[12] Ibidem, 235.

[13] Semiotics Terminology, https://www.uvm.edu/~tstreete/semiotics_and_ads/terminology.html

[14] R. A. Berman, and D. Ravid, Analyzing narrative informativeness in speech and writing in Language in the Context of Use, A. Tyler, Y. Kim, and M. Takada (eds.), De Gruyter Mouton, 2008, 71-92.

[15] J.L. Austin, How to Do Things with Words, OUP, 1962, 101; s.v. Perlocutionary act in Wikipedia.

[16] L. Lantella, E. Stolfi, M. Deganello, Operazioni elementari di discorso e sapere giuridico, Giappichelli, 2007, 176, 180.

[17] For an outline on written law’s flexibility, and related ambivalence, s. V. Boehme-Neßler, Pictorial Law. Modern Law and the Power of Pictures, Springer, 2011, 44.

[18] Under the School of Prague theorisations, it is possible to perceive this substantial detachment at a formal level because there is no more a single code (usually writing). For more details s. R. Jakobson, Style in Language, MIT, and John Wiley & Sons, 1960.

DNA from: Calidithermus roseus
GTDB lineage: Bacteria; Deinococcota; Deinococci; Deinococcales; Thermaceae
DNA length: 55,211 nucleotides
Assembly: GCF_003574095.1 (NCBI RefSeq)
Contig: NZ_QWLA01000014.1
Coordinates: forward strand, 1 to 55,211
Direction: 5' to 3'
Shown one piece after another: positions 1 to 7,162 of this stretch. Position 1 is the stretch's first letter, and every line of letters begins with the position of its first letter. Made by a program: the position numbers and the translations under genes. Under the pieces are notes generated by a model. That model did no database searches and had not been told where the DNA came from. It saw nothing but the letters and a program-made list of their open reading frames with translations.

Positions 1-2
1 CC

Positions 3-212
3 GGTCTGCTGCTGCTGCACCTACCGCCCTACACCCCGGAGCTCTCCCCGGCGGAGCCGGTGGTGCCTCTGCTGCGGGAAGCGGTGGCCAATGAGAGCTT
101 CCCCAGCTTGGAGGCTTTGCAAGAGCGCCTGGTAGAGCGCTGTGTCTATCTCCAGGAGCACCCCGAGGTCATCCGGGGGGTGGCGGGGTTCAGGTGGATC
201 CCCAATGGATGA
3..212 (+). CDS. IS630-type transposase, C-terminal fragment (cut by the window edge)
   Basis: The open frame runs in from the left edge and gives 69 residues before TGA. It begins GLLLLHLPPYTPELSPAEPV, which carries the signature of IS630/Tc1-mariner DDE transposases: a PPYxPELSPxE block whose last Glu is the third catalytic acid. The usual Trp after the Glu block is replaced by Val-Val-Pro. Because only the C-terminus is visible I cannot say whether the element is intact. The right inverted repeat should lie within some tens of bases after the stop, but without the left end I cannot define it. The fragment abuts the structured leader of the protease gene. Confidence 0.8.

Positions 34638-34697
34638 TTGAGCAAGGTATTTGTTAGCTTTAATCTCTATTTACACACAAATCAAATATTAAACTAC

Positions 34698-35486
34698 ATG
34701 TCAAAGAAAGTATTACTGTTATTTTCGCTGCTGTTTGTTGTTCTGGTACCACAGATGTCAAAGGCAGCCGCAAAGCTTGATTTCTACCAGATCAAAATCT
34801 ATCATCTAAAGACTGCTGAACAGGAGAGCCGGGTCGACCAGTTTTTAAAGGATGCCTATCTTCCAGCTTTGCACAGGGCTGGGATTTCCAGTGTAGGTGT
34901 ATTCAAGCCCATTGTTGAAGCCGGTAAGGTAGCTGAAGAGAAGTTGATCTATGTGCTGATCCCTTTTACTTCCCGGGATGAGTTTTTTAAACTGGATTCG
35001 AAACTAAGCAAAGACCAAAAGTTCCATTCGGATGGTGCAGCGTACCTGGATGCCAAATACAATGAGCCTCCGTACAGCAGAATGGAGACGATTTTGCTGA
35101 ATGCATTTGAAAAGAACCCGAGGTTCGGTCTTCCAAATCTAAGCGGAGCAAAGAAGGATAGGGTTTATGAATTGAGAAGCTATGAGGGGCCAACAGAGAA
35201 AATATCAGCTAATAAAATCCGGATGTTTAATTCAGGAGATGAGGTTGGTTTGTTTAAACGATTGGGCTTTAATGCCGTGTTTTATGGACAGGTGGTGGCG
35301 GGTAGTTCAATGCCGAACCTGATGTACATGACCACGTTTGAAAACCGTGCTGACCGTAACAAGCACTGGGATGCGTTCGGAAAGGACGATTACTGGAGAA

[19] S. The Legal Design Manifesto, https://www.legaldesignalliance.org/

[20] «Income Tax was the first tax in British history to be levied directly on people's earnings. It was introduced in 1799 by the then Prime Minister William Pitt the Younger, as a temporary measure to cover the cost of the Napoleonic Wars». For more details s. https://www.politics.co.uk/reference/income-tax/

[21] Ibidem, «Income Tax was formally repealed in 1816, a year after the Battle of Waterloo, but it was reintroduced in 1842 by Sir Robert Peel to deal with a massive public deficit. At this time, it was levied only on the very rich, and it remained so for many years. In 1874, it contributed only £6 million of Government revenues of £77 million».

[22] J. Graham, Facebook: Video will be 70% of mobile traffic by 2021, article in USA Today, 25th October 2016, https://eu.usatoday.com/story/tech/news/2016/10/25/facebook-video-70-traffic-2021/92742088/

[23] According to Italian Criminal Procedure Code art. 234, co. 1, whose residual clause admits the introduction of means of proof of a different nature. 

[24] Corte di Cassazione; sezione II penale; sentenza 2 marzo 2020, n. 8332; for more details, and a thorough explication of the case s. G. Fiorelli, Lo screenshot quale prova documentale: regole acquisitive e garanzie di affidabilità in Rivista di Diritto di Internet, Fascicolo 3/2020.